After decorating their monsters, the students did a gallery walk, so they could give each other feedback, and then make a final selection of a favorite monster to display.

Our next class was spent on decorating boxes for their monsters.  We used duct tape, markers, scrapbook paper, and whatever else we could find.  The kids loved it!

Now that their creative appetites were sated for a little bit, I encouraged the kids to do some deep thinking using the Ethics and Multiple Perspectives icons from Sandra Kaplan.  The video does a good job of showing some of the “prejudices against monsters”, and we discussed this, as well as how it would feel to be a monster.  I’ve attached two worksheets for this activity to this post.  (You can go here to generate your own “monster font”.)

Finally, the students took photos of their monsters with the iPads, and used the Puppet Pals app (Director’s Pass, $2.99, allows you to use your own photos as actors) to create skits about what monsters do for fun.

As an added bonus, I uploaded their videos to Aurasma Studio so people can scan the monsters on the bulletin board with smartphones equipped with that app and see the videos.

From start to finish, this unit took about 5 hours.  I hope that some of you can use these ideas, and I would love to hear yours!

The Ethics of Monsters

If I Were a Monster

 

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Augmented Reality in the Classroom

photo credit: ETPA via photo pin cc
Ever since I saw a presentation on Augmented Reality at TCEA this year, I have been pumped about using it in my classroom.  However, I haven’t seen a lot of user-friendly applications for every-day teachers yet.  I tried desperately to get AR Sights to work on my Mac at home and on my PC at school, and neither experience lived up to my expectations.  I purchased an AR pop-up book, and though the kids seemed to enjoy it, I did not really feel like it had the impact I desired.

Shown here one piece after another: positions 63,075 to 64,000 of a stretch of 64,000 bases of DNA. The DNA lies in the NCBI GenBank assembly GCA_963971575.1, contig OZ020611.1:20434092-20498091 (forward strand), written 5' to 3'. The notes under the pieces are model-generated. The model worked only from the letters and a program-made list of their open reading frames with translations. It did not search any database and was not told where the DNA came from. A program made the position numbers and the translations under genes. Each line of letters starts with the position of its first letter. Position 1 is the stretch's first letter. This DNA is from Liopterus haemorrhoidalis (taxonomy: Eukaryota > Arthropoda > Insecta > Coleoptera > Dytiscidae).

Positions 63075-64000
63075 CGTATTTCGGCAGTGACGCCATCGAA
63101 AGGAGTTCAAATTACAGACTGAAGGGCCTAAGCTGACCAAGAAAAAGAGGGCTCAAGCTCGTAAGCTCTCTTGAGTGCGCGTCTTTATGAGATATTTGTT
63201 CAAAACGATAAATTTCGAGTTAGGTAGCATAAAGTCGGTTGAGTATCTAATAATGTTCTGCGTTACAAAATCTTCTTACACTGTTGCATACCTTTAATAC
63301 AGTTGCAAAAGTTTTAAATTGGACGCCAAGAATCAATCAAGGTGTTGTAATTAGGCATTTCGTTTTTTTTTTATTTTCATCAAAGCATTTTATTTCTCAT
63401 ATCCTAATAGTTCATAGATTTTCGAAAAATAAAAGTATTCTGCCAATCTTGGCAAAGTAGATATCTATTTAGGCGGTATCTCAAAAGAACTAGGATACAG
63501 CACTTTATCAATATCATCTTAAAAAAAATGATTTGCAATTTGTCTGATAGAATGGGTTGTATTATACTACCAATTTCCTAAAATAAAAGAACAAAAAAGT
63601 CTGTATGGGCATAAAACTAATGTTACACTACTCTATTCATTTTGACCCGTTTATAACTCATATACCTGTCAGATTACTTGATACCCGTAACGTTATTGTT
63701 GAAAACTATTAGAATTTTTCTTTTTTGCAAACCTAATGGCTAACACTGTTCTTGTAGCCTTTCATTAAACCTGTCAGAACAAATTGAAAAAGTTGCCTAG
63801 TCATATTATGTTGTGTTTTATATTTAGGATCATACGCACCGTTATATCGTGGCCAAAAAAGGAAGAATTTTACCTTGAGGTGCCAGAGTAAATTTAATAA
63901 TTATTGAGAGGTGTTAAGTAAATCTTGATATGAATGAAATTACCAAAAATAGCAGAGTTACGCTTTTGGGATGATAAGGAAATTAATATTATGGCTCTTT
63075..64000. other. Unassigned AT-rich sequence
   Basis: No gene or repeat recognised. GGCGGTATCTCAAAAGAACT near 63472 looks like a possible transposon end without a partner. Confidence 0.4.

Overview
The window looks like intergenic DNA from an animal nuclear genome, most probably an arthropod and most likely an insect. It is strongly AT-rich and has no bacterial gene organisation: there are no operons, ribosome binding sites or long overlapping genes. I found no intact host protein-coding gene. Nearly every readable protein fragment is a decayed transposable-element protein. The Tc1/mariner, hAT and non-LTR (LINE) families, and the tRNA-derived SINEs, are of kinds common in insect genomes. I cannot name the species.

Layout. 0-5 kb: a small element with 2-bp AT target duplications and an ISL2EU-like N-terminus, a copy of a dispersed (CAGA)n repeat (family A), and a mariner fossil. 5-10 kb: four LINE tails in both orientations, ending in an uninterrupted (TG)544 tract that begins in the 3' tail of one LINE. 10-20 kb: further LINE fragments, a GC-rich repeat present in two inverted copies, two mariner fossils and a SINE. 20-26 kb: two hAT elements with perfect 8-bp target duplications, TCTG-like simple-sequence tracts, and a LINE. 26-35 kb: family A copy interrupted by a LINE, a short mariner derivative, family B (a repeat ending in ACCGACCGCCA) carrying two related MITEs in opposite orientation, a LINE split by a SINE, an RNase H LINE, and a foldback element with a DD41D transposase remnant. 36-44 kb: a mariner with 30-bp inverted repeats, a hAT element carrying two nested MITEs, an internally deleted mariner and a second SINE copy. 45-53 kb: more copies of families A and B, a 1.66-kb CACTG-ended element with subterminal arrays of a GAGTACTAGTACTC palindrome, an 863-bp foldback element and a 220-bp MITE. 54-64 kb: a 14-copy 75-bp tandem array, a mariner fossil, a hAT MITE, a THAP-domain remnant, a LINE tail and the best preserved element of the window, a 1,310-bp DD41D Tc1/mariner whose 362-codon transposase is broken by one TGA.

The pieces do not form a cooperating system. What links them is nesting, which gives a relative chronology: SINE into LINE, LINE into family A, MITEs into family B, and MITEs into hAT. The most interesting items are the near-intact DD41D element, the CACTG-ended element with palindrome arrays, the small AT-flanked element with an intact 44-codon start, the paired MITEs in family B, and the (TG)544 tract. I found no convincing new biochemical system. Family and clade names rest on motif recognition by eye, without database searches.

Richard Byrne posted about a new app from PBS called, Fetch! Lunch Rush!, and I suddenly saw the power of AR, and how I could use it in my classroom.  Although this particular game is too basic to use in the Gifted classroom, I can definitely see how activities like this would engage kids.
So, I did a search on Richard’s blog for other mentions of AR, and found a free app called Aurasma.  And, now I can make my own augmented reality layers that will appear whenever my students use the iPad camera on images I select.  My students, too, with a little guidance, can create their own.  Instead of using QR codes, I can make an Interactive Bulletin Board on steroids!
Check out these videos for some live demonstrations of Aurasma:  Aurasma in the Classroom (embedded below), Aurasma for Shakespeare
This would be a really interesting assistive technology for students.  Imagine having images on the pages that students can scan for help with the text, just as the hostess of Aurasma for Shakespeare demonstrates.  This falls nicely into Universal Design for Learning.
I would love to hear from anyone else who is using Aurasma in the classroom!

Aurasma in the classroom from mark herring on Vimeo.